Data transmission systems are generally dictated by the type of vehicle location technology used. If the system is transponder based there is a short wireless communication between the vehicle and the detector and then generally a wireline based communication to the bus depot (plus whoever else requires it, e.g. UTC). GPS systems will communicate to the depot and other offices using a wireless system such as General Pack Radio Systems (GPRS) and Private Mobile Systems (PMS).

Unlike with freight fleet management the data flow tends to be from the vehicle to the base office. In part this appears to be because there is no need for  a flow of information in the other direction since the bus route cannot be changed to avoid congestion as may be the case with a HGV. If the base office wishes to communicate with its drivers then separate radio or cell phone systems are put in place. The potential flow of data from the vehicle to the base office is outlined below:

  • Vehicle location at calibrated intervals or upon request;
  • Vehicle location when entering a pre-specified area(virtual fence placed around a destination to inform a depot of a vehicles imminent arrival);
  • Vehicle location when panic alarm triggered;
  • Vehicle and driver identification;
  • Fuel consumption - trip/totals;
  • Driving style - speed/revs/idling/braking;
  • Timed trip data - start, stops, average speed, distance;
  • Driving hours; and,
  • Engine performance, e.g. temperatures.

As outlined earlier this data might be simultaneously transferred to not only the bus fleet's central control room but also to a traffic signal controller (to provide bus priority) or to a central UTC computer if an area wide strategy such as SCOOT is being used.

Why introduce bus fleet management?

The impetus for the introduction of effective bus fleet management systems comes from the improvement in bus service performance offered by such systems.  The main benefits are better customer satisfaction and an improved perception of bus services from the public in general and,  to a lesser extent, financial benefits from better fleet utilisation and lower vehicle running costs (more effective maintenance and more economical driving styles). The key benefits are outlined below,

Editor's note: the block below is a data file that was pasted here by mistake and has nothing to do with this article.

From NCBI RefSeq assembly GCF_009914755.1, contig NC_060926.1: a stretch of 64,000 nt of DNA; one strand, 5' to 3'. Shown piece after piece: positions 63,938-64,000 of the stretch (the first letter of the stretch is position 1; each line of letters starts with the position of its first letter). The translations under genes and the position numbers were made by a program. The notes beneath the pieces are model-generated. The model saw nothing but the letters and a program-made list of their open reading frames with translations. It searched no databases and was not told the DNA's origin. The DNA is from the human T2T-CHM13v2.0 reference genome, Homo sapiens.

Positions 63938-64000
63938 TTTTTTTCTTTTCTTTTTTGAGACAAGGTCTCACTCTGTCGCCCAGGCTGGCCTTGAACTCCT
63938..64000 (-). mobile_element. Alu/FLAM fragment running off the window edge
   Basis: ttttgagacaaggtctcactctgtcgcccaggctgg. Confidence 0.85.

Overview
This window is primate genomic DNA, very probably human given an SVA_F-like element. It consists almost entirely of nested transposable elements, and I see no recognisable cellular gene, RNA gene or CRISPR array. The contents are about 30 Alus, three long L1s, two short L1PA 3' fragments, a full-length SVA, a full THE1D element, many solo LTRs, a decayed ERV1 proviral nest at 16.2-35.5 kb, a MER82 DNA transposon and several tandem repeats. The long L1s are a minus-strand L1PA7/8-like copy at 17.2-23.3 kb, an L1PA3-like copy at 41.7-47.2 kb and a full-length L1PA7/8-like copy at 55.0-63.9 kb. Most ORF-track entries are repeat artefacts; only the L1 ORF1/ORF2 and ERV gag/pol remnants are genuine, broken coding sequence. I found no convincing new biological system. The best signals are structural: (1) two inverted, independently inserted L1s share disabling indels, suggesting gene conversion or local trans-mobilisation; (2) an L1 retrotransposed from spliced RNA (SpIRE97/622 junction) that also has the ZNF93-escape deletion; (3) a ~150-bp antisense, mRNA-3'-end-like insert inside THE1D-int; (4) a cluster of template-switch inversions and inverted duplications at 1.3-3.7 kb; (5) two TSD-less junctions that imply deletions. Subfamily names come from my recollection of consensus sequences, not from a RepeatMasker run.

• Improvement in customer satisfaction & the perception of the bus by the general public: a) ability to analyse actual running times to produce realistic time tables; b) ability to detect broken down or late running vehicles and introduce replacement vehicles; c) ability to produce real time information for passengers (pre-journey and in-vehicle); d) ability to provide the necessary information for traffic signal controllers (bus priority)  and UTC functions to help negate problems caused by congestion.
  • Data recording of the performance of the driver and vehicles.  This results in more economical and safer driving and identifies any problems with the vehicle which allows preventative maintenance as opposed to prescriptive maintenance.  Together these can lead to reductions in fuel consumption, vehicle maintenance and insurance premiums (as accident levels are reduced).